Know your English

Know your English

What is the meaning and origin of ‘smoke and mirrors’?

(Jawaid Hasan, Patna)

This expression is frequently used in American English, particularly in the contexts of politics and marketing. When you refer to the statement made by the CEO of a company as being nothing more than ‘smoke and mirrors’, you are suggesting that the individual is distorting or obscuring the truth; that he is, in fact, lying. A company that is going bankrupt will often issue statements in the press to make investors believe that the situation is much better than it actually is. When you say that a politician’s argument is ‘smoke and mirrors’, you mean it lacks substance.

*Use smoke and mirrors if you have to. We must convince the investor that he is in good hands.

*The government’s report on inflation was nothing more than smoke and mirrors.

I understand the expression comes from the world of magic shows. A magician depends upon smoke and mirrors to perform his tricks. The mirrors help create an illusion, and the smoke is frequently used to divert the attention of the audience.

In restaurants, you find people are either talking on the phone or texting instead of the talking to the person they are with. Is there a word for this?

(L Revathi, Vellore)

This is happening everywhere; at home and in public places, people are constantly busy communicating with everyone, except with those who are sitting right next to them! Such behaviour is called ‘nocialising’. The individual is not socialising!

*We hardly talked. Rahul spent the evening nocialising.

What is the difference between ‘laden’ and ‘loaded’?

(K. Kasturi, Trichy)

When you ‘load’ a car or a truck with something, you put a lot of things inside it — it could be anything: empty suitcases, boxes, blankets, sand, etc. The items that we put inside the vehicle may or may not be very heavy. The ‘lad’ in ‘laden’ rhymes with the words ‘made’, ‘paid’, and ‘jade’; the word is pronounced ‘LAID-en’ with the stress on the first syllable. It comes from the Old English ‘hladan’ meaning ‘to load or heap’. When you say that a truck is laden with boxes, you are suggesting the vehicle is loaded with heavy items; the word suggests that someone or something has been ‘heavily weighed down’. ‘Laden’ is mostly limited to literary contexts; it is usually followed by the preposition ‘with’.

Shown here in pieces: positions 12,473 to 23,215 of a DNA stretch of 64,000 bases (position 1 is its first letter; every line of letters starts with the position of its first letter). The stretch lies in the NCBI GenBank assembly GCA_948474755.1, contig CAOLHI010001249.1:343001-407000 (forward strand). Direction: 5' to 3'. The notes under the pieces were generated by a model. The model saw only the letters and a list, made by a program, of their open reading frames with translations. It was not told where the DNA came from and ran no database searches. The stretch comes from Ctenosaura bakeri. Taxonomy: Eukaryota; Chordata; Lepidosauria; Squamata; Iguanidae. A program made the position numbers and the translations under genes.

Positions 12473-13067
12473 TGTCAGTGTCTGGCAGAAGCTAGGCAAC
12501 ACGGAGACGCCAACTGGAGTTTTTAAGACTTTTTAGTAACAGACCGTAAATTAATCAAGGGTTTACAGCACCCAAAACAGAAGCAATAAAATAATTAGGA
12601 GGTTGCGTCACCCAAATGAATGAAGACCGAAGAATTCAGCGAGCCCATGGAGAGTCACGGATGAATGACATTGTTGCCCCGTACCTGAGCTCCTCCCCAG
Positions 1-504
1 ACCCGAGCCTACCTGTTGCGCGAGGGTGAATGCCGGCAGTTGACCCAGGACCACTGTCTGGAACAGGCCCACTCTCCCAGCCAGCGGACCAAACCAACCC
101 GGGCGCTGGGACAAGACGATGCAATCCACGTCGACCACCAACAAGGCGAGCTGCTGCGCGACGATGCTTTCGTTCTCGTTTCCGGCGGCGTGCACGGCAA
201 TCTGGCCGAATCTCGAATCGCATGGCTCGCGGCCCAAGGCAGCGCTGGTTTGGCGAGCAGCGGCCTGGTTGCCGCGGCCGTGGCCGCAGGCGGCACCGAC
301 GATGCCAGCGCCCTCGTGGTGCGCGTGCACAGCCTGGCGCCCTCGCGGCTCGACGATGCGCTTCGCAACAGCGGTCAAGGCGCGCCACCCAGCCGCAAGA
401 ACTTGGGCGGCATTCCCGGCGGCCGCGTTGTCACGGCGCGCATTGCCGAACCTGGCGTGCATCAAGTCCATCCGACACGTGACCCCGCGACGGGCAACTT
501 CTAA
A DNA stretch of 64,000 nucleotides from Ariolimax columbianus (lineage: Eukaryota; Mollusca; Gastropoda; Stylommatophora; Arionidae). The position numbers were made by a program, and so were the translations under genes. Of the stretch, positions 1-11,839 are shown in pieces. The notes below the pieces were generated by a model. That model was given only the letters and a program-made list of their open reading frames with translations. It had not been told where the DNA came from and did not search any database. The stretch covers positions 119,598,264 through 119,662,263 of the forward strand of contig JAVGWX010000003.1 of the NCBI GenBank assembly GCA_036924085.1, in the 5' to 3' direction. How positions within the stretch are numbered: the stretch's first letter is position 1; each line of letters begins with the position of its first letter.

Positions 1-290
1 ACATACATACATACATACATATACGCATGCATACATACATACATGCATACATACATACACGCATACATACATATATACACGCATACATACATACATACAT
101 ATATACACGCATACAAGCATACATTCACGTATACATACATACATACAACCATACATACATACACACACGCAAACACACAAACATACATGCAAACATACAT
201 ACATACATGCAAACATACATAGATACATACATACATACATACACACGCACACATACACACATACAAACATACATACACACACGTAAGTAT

*The trucks were laden with farm equipment.

*We could see from a distance that the trees were laden with fruit.

Is it okay to say, ‘The club is nearly half of a kilometre away’?

(J Nikhila, Mysore)

No, it is not. We have to say, ‘The club is nearly half a kilometre away’. Usually, ‘half’ and ‘half of’ can be used interchangeably in most constructions — without really affecting the meaning of the sentence. For example, there is no difference in meaning between ‘Half my friends are moving to Delhi’ and ‘Half of my friends are moving to Delhi’. But when we are talking about measurements or quantities, ‘half of’ is not used; ‘half’ is the preferred form. We don’t say ‘half of a dozen’, ‘half of a bottle’, ‘half of an hour’, etc.

*Renu used half a dozen oranges to make the juice.

*Thiru ate half a packet of chips before dinner.


“If you don’t agree with me, it means you haven’t been listening.” — Sam Markewich

Courtesy : thehindu

Indian English

Is there a distinctive “Indian English”?

Is there a distinctive “Indian English”? Yes, according to a hashtag that’s been trending in the country – #IndianEnglish.

Open the windows and let the atmosphere come in.”

Today is my Happy Birthday.”

Indian English
Indian English?

These are a couple of examples being shared on the hashtag#IndianEnglish. Since it took off early on Thursday, it’s been used around 20,000 times in India.

It was started by 22-year-old Ojas Korde, a masters student in public relations from Mumbai. “On Twitter, we take things lightly,” he told BBC Trending.

Indians often translate directly from Hindi when they speak English, he says. “It sounds really funny.”

Other examples shared on the hashtag include:

Giving directions Go straight you will get a circle. Take a round turn from that circle

“Please revert back”

“I hate sound pollution due to traffic. It’s very horny” [a reference to the sound of horns honking]

“I have to travel out of station” [away from home]

“I’ve invited our backside neighbour for dinner” [from the back of the building]

Many of the most-shared tweets are images of street signs, shops and the like, with dubious spelling and grammar (many have been collated here).

Indian English
One of the images being shared on #IndianEnglish

“Indians are great at making fun of ourselves,” says John Thomas, a well-known former journalist in India.

The hashtag is not Indians taking pride in the uniqueness of Indian English, he says – far from it. Indians are highly class conscious, he says, and aspire to speaking “correct” English. “An ideal Indian of class should be able to recite Wordsworth as well as literature of his mother tongue.”

That said, one tweet joked: “British messed our motherland we mess up their mothertongue #IndianEnglish”


Courtesy: bbc